In isolation, a selloff in bonds or stocks is not that unusual on any one given day. Indeed, often weakness in one leads to strength in the other. However, when both bonds and stocks sell down in tandem, it is unusual.
That’s exactly what we’ve seen in recent days in the US, not once but twice. The US S&P 500 index has fallen by over 1% while yields on the benchmark US 10-year note have risen by 3% from its previous closing level (not nominal terms).
According to analysis from sentimenTrader, this has only occurred on 36 occasions dating back to 1962.
It’s little wonder many investors don’t know what to do next. If bonds and stocks are selling off in tandem, where is there to invest? Housing, gold, cash, tinned food and a bunker in the desert?
In an attempt to uncover what may happen next, analysts at sentimenTrader have turned to the past for inspiration.
The table below from the group looks at the performance of the S&P 500 index whenever stocks and bonds have sold off sharply in the same day going back to 1962. They’ve specifically looked at those occasions where the index had previously traded at a 52-week high at some point in the month beforehand.
If history is to repeat, it suggests that recent volatility is more likely than not to herald gains for US stocks over the medium to longer term. However, history is not all that needs to be considered.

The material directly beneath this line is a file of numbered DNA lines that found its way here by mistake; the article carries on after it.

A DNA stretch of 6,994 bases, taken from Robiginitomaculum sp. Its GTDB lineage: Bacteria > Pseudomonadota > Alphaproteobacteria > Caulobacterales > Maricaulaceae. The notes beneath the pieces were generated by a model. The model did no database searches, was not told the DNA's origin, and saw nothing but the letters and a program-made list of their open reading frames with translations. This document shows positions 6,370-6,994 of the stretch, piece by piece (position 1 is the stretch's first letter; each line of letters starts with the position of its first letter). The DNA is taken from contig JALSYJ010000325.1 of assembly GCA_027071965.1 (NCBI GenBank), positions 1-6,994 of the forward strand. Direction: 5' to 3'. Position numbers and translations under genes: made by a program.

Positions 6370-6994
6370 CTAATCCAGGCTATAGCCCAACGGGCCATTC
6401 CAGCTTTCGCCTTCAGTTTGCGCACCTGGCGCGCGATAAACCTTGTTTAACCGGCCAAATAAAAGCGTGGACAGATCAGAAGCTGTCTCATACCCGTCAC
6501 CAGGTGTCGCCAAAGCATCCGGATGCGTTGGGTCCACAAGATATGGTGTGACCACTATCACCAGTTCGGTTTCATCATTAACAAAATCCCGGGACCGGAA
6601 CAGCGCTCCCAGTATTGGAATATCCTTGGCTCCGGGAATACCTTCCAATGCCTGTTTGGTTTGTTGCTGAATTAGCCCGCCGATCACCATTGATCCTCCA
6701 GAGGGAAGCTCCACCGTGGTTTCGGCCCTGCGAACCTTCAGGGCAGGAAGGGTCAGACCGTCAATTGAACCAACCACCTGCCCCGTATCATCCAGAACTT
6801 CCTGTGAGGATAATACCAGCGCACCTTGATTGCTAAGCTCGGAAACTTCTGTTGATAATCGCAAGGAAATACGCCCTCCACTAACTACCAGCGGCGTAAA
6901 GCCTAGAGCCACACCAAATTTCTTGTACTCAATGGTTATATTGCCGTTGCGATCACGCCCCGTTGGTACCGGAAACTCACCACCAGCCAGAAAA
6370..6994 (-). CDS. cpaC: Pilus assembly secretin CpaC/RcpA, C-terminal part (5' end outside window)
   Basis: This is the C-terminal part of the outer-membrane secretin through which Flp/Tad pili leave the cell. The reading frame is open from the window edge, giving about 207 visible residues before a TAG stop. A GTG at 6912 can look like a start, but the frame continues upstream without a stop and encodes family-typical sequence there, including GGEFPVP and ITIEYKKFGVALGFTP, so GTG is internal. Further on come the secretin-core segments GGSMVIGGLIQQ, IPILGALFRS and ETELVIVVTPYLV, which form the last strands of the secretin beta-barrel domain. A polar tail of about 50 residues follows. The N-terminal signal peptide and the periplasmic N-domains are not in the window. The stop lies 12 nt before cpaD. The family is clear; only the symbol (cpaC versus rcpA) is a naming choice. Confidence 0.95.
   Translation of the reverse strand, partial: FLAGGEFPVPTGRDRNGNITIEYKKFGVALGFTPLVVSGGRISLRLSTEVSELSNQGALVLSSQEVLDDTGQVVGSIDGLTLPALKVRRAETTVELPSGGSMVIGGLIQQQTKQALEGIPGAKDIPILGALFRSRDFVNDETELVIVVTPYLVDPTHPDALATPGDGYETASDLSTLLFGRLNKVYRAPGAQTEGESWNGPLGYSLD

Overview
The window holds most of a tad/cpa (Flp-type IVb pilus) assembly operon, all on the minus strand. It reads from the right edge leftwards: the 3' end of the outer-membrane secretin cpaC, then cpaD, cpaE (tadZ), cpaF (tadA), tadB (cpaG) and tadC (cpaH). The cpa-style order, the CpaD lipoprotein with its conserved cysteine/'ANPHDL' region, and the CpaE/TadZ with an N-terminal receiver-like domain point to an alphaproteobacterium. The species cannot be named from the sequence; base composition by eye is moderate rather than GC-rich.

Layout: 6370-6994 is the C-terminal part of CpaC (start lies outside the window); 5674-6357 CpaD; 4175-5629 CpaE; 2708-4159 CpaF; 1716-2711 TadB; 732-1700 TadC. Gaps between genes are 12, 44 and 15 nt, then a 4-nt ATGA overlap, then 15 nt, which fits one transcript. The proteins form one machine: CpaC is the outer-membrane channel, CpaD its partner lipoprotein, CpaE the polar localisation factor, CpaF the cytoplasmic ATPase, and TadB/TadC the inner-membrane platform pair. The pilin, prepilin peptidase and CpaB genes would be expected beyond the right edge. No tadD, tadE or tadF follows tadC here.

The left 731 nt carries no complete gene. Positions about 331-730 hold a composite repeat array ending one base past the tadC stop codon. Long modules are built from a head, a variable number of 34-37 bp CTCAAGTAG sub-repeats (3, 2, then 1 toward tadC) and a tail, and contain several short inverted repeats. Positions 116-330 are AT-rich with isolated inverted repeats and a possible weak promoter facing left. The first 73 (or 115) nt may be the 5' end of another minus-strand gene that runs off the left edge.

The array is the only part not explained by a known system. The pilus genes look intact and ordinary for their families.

According to sentimenTrader, the returns for stocks are “about in line with random”. In other words, statistically insignificant.
However, when it comes to the yield on the US 10-year note, not only does history suggest that it tends to rise after a selloff in stocks and bonds, but there’s a statistically significant relationship as well.
“The gains were enough to suggest significance, so it may not have meant much for stocks, but the risk/reward for notes and bonds suggested a higher likelihood of substantially higher rates versus lower ones,” it says.
A “higher likelihood of substantially higher rates versus lower ones”.
That sounds like a somewhat ominous warning for financial assets that have been bid to the moon on the back of the quantitative easing trade, reliant upon a continuation of ultra easy monetary policy settings to underpin market gains.
“Every market we follow looks ugly,” says the group.
“According to the data and patterns we follow, there is not a positively skewed risk/reward in any of them, except for the volatility market itself, which is hard to trade without using complicated options strategies or woefully imperfect ETFs.
“Nothing has changed in that regard, and risk remains either neutral or above average in most markets”.
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